Element Content of Crested Wheatgrass Grown on Reclaimed Coal Spoils and on Soils Nearby
CitationErdman, J. A., & Ebens, R. J. (1979). Element content of crested wheatgrass grown on reclaimed coal spoils and on soils nearby. Journal of Range Management, 32(2), 159-161.
PublisherSociety for Range Management
JournalJournal of Range Management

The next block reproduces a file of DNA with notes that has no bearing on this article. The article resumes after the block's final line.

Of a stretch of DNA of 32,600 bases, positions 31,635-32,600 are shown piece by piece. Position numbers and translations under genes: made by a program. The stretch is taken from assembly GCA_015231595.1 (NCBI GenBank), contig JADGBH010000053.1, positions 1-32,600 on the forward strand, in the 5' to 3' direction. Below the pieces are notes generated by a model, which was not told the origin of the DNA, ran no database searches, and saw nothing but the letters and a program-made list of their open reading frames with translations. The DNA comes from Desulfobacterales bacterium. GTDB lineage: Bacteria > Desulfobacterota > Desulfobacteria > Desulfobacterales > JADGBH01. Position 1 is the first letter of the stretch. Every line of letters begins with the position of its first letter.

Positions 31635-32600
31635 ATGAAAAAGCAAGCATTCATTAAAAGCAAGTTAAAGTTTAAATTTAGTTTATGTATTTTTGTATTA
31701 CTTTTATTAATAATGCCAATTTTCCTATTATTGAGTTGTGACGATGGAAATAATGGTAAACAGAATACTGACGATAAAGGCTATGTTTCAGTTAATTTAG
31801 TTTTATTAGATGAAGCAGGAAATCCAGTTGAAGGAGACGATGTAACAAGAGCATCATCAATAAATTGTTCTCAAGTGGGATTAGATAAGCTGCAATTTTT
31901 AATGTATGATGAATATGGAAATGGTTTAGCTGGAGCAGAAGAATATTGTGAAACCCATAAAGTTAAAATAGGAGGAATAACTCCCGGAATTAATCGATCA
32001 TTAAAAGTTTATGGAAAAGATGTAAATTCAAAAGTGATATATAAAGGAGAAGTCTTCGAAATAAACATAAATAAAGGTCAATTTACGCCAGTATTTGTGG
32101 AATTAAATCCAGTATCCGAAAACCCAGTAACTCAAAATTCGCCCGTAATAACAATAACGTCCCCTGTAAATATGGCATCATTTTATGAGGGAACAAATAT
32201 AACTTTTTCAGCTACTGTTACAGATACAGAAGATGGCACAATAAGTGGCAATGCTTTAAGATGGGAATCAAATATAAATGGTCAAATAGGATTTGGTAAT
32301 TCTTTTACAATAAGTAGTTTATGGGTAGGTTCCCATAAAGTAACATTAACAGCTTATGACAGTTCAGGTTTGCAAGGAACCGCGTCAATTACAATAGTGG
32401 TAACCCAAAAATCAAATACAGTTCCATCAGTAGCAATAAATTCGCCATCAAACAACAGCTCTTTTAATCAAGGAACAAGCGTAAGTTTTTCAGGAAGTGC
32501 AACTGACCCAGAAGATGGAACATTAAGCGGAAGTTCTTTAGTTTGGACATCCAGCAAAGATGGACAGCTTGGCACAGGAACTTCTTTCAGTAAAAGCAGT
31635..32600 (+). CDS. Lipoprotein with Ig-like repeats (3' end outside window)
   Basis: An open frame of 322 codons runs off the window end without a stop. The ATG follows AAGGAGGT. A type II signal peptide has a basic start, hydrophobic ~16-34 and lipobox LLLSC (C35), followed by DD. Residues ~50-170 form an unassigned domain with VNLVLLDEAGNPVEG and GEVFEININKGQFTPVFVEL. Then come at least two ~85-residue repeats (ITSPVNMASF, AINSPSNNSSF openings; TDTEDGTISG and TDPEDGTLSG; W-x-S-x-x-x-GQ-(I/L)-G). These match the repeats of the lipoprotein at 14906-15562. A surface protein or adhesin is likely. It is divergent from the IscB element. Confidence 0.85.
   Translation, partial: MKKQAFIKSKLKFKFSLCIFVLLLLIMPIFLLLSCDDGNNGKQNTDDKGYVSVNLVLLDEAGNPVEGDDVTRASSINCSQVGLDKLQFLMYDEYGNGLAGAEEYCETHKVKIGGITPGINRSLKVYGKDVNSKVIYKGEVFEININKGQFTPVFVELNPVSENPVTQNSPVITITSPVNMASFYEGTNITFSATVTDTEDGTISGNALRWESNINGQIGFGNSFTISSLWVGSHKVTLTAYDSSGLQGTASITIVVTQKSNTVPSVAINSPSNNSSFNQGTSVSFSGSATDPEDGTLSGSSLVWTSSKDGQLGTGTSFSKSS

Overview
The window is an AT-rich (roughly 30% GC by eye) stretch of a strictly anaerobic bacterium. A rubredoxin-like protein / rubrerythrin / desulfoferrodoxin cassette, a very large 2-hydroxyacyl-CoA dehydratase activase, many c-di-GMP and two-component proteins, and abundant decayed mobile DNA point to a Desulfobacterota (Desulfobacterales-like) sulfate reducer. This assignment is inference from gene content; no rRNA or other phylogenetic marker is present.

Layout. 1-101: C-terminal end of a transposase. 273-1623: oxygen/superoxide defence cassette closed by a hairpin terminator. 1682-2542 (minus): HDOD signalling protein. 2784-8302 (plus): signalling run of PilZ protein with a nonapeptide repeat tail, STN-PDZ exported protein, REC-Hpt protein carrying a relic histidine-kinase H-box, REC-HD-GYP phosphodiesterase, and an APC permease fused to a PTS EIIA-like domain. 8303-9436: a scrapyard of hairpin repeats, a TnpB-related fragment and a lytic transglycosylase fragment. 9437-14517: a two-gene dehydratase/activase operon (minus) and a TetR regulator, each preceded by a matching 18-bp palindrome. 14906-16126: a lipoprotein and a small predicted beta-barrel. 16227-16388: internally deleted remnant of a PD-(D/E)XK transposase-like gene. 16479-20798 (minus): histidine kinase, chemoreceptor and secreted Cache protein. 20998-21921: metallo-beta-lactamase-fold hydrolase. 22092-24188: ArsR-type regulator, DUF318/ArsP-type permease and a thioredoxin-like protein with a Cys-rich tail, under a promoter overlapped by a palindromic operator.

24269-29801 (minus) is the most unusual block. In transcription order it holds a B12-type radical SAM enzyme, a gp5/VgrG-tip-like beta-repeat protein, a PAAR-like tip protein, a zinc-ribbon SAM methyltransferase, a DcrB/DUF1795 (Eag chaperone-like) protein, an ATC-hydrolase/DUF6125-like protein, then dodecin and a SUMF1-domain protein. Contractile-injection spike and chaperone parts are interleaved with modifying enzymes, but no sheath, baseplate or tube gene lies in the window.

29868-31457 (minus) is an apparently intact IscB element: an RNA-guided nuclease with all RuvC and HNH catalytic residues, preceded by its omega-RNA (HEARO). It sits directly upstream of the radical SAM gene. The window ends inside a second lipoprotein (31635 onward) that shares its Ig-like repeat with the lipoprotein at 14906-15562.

AbstractFairway crested wheatgrass [Agropyron cristatum (L.) Gaertn.] was analyzed to determine the possible effects of coal spoils at the Dave Johnston Mine, Wyoming, on the chemical composition of this widely used reclamation species. Concentrations of 8 of the 26 elements tested by analysis of variance showed significant differences between the samples growing in 10-15 cm of topsoil covering the spoils and samples from soils nearby. Samples from the mined areas showed about 50% higher concentrations. Concentrations of manganese and uranium, however, were about 150 and 200% higher, respectively. Concentrations of the trace elements cobalt, manganese, and zinc-essential in animal nutrition-ranged from deficient levels in "control" samples to adequate or marginal levels in samples from reclaimed spoils. The phosphorus content of grasses that grew on spoil material was two-thirds that of the control grasses, to the point where the former may be nutritionally deficient as a cattle forage.